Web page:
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Why scientists worry about fires in the Amazon

2019-08-27T17:37:36.796Z

The fires underway in the Amazon rainforest are larger and more frequent this year and continue to weaken one of the richest terrestrial ecosystems.



An area destroyed by fires near Porto Velho, in the state of Rondonia, Brazil, on 24 August. CARLOS FABAL / AFP

The fires that hit the Amazon rainforest in recent weeks have been invited until the G7, the summit bringing together some of the world's largest economies in Biarritz, between August 24 and 26. At the end of the event, the seven countries offered $ 20 million to help Brazil fight the fires before its president, Jair Bolsonaro, refused the proposal.

If fires occur every year by destroying thousands of square kilometers of the world's largest primary forest, current fires worry conservationists as they become more intense after years of declining deforestation.

In 2019, fires far from the levels of the past but increasing

Cumulative area of ​​the Amazonian forest burned each year in Brazil.

Source: Brazilian Institute for Space Research (INPE)

And the policy of Jair Bolsonaro, elected in October 2018, is not foreign to the renewed concern observed this summer for this ecosystem more fragile than it seems.

Read also: "Bolsonarism appears in all its destructive power"

According to an August 26 article in the journal Science , deforestation is clearly the cause of these fires. The number of fires detected by the INPE (Brazilian Agency for Space Research) and NASA satellites is the highest since 2010, when El Niño caused a severe drought. This year's season is not particularly dry, but the ten most affected municipalities are also those with the highest rates of deforestation, according to the Amazon Institute for Environmental Research (IPAM).

Deforestation has suddenly resumed in the summer of 2019, after a period of stagnation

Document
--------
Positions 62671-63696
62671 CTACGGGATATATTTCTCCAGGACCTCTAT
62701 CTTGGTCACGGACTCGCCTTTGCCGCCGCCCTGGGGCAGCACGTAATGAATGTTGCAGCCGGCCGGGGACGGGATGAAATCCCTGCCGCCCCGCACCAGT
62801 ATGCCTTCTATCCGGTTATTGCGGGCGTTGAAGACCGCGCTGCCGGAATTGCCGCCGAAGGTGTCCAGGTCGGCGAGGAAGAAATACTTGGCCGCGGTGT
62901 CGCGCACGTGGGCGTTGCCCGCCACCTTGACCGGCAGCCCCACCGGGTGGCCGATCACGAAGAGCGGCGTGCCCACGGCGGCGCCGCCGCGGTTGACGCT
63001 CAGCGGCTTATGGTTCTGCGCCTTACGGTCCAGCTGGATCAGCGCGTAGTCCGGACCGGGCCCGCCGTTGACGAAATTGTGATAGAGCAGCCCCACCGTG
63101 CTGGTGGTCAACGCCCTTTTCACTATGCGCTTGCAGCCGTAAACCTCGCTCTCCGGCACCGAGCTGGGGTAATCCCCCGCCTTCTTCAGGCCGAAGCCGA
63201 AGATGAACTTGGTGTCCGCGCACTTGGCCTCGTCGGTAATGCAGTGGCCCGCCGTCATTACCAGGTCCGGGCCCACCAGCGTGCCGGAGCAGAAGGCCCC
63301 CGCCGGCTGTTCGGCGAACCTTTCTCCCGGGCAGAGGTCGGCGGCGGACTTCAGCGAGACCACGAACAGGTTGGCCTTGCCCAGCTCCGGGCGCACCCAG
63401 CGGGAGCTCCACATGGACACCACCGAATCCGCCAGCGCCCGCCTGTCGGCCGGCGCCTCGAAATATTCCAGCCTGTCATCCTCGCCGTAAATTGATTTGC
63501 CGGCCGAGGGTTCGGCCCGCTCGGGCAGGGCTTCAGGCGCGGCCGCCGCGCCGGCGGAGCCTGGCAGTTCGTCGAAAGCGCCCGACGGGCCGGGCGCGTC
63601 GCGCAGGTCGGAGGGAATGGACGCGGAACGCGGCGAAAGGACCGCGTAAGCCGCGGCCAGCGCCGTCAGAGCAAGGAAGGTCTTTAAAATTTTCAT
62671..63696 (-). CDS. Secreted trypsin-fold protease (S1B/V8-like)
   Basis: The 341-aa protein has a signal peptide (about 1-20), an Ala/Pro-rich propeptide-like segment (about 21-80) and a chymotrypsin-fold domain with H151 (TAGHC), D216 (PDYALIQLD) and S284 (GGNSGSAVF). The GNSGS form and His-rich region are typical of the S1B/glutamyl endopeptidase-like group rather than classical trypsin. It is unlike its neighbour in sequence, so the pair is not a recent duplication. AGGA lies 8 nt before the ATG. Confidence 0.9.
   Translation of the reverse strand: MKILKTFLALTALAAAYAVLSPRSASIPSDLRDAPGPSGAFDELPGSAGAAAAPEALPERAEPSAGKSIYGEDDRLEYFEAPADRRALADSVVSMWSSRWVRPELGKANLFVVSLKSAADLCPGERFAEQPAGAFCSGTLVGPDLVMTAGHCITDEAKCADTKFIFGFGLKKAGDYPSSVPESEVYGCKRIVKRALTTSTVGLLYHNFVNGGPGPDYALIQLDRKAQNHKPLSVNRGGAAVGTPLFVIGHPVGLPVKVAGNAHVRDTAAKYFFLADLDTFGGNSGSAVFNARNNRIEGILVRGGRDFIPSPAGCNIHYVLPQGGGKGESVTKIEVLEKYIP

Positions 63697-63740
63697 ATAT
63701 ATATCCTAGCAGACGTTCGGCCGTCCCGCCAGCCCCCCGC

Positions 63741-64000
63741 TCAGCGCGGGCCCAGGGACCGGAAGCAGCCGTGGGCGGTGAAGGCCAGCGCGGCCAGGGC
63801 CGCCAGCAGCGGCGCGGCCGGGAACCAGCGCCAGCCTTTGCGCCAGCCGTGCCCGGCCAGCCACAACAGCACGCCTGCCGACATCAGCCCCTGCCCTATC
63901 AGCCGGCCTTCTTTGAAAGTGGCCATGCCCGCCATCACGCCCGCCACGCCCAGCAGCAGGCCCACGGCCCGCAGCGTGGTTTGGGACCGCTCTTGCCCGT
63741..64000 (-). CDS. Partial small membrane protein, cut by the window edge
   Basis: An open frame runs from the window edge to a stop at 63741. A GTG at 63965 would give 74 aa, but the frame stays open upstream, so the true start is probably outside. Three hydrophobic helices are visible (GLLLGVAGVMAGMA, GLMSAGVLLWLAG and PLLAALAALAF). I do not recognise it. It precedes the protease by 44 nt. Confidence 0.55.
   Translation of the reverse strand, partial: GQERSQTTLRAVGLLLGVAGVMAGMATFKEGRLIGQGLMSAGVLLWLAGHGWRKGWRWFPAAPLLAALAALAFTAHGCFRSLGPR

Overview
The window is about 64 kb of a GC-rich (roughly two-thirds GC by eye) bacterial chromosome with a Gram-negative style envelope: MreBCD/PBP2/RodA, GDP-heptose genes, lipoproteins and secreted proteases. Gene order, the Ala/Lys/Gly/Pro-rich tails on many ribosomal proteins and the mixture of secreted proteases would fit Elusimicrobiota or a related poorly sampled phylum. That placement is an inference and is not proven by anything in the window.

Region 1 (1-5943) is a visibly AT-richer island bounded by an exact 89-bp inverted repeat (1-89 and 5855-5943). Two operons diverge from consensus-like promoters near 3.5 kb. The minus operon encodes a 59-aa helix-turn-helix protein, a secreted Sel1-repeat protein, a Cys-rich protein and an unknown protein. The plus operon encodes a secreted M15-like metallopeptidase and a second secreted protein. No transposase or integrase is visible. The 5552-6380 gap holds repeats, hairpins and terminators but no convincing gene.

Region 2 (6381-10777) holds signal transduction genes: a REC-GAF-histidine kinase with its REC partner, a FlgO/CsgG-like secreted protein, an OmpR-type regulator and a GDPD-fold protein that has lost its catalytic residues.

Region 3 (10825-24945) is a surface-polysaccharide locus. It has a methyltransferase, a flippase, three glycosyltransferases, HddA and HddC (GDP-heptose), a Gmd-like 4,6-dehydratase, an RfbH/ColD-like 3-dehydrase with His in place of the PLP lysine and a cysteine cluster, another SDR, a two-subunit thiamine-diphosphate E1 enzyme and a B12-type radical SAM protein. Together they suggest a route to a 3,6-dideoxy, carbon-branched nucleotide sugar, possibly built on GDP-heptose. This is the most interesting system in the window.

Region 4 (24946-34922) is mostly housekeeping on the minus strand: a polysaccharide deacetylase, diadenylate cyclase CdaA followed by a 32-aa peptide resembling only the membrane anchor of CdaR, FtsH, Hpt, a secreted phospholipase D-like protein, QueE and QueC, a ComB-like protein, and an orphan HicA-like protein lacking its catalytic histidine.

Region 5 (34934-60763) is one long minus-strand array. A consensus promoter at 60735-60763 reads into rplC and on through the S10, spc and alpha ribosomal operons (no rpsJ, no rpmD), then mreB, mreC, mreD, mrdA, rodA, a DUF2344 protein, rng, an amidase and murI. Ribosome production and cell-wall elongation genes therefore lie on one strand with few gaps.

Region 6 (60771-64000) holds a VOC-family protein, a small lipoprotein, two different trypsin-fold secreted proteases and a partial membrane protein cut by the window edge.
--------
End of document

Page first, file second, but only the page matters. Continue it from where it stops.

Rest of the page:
Amazonian forest area destroyed per month, since August 2015

Source: Brazilian Institute for Space Research (INPE)

Thus, the same typical patterns of deforestation are observed along the agricultural frontier of the forest, according to Paulo Artaxo, physicist specializing in the atmosphere at the University of Sao Paolo: the trees are first slaughtered, before the remaining vegetation is burned to make way for pasture or crops. "There is no doubt that this increase in fire activity is associated with a sharp increase in deforestation," according to the researcher.

This deforestation has several concrete consequences that go far beyond the Brazilian environment.

  • CO2 emissions into the atmosphere

The first consequence is obviously the release into the air of a very large amount of carbon dioxide (CO2), the main greenhouse gas contributing to the warming of the Earth's climate. Because the combustion of biomass naturally emits CO2, but also because the death of trees releases all the carbon that has been sequestered for decades.

It is still far too early to know how much CO2 will be emitted by current events in the Amazon basin, but the quantities released by giant fires are not negligible. A study published in 2002 in the journal Nature showed that the giant fires of Borneo, Indonesia, in 1997 (the largest known, 79 000 km² destroyed) have released between 810 million and 2.57 billion tons (Gt) of carbon , which contributed to the greatest increase in CO2 atmospheric concentration since the data was recorded in 1957 .

CO2 emissions from Borneo24 Gt0.81 -2.57 GtIn 1997, Borneo forest fires accounted for up to 10% of global emissions. Source: Nature & Global Carbon Project

To have an order of magnitude, Brazil has emitted between 1 and 1.5 billion tonnes of CO2 in 2017, and global emissions of CO2 reached 37.1 billion tonnes in 2018.

Read also Fires in the Amazon: a seasonal plague "amplified by the positions of Jair Bolsonaro"
  • Destruction of carbon sinks

The destruction of forests, especially as primary forests such as the Amazon, the largest and richest on the planet, deprives it of what is called a "carbon sink", that is to say the ability of plants to absorb carbon. By limiting the concentration of CO2 in the atmosphere, these carbon sinks are crucial to fight global warming.

Recent publications in Science and Nature have shown that with the exception of primary forests - that is, unmanaged forests, which are declining year by year (down 10% in tropical areas between 1990 and 2015) - forests, worn out by droughts and deforestation, played less and less of this role of absorption, or could become net emitters of CO2.

  • Destruction of biodiversity

The destruction of the Amazon rainforest directly threatens the exceptional biodiversity it hosts. This ecosystem, which represents only 1% of the world's land surface, is home to 10% of known species and is estimated to account for up to 25% of biodiversity.